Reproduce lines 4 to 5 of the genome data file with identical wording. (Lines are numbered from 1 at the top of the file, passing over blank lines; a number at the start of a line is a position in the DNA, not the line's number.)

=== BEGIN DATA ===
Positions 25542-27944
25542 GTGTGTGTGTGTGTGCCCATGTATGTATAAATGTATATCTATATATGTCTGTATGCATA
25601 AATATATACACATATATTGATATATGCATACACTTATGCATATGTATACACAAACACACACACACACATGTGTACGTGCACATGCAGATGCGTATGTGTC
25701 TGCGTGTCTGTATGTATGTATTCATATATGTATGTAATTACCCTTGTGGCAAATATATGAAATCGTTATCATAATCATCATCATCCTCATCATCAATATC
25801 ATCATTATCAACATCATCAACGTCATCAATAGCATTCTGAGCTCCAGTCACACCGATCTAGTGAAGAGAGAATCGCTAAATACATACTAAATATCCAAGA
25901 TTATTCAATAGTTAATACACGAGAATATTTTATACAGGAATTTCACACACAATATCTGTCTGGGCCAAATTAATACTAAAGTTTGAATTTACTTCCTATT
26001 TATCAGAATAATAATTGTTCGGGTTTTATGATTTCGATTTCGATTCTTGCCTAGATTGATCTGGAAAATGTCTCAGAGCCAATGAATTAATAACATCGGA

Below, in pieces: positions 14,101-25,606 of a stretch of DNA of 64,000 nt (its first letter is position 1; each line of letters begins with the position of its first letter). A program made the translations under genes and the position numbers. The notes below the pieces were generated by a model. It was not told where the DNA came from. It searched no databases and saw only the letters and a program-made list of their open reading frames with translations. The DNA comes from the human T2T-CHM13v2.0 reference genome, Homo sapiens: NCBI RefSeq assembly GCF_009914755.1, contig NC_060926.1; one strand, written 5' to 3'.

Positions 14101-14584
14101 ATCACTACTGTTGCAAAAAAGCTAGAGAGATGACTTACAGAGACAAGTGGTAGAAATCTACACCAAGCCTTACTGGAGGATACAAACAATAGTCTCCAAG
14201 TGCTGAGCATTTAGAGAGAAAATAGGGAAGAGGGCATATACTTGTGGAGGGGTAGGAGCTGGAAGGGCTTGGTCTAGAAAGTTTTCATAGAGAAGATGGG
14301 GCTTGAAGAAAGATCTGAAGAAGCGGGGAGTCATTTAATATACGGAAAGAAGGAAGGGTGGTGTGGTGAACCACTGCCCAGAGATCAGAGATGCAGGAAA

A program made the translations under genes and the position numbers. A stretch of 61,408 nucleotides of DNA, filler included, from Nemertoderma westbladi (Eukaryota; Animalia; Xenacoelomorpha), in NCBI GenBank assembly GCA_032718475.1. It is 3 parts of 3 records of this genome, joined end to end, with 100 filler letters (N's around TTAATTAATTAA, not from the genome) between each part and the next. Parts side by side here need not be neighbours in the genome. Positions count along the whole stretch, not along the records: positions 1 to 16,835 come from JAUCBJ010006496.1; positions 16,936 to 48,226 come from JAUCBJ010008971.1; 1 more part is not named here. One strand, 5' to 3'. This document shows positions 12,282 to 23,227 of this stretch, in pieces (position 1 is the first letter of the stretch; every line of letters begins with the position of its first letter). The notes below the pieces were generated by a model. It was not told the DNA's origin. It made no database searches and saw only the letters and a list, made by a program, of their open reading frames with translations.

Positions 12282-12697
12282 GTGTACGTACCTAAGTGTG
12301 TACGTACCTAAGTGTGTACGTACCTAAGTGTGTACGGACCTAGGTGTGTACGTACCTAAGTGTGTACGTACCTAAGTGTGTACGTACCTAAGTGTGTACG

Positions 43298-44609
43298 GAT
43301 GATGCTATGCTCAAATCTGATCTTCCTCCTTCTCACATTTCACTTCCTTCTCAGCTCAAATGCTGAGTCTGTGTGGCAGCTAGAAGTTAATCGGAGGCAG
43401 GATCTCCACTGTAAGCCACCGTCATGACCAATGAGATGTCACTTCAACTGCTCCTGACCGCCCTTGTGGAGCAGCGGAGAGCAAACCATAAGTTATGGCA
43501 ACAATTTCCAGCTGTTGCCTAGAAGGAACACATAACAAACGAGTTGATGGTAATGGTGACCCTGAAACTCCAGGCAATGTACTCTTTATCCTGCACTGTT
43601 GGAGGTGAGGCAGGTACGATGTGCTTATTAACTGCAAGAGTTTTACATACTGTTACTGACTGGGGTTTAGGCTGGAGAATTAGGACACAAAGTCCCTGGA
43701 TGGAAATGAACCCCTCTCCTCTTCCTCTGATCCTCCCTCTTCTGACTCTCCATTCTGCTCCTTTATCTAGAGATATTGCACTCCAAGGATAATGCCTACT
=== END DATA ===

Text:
25701 TGCGTGTCTGTATGTATGTATTCATATATGTATGTAATTACCCTTGTGGCAAATATATGAAATCGTTATCATAATCATCATCATCCTCATCATCAATATC
25801 ATCATTATCAACATCATCAACGTCATCAATAGCATTCTGAGCTCCAGTCACACCGATCTAGTGAAGAGAGAATCGCTAAATACATACTAAATATCCAAGA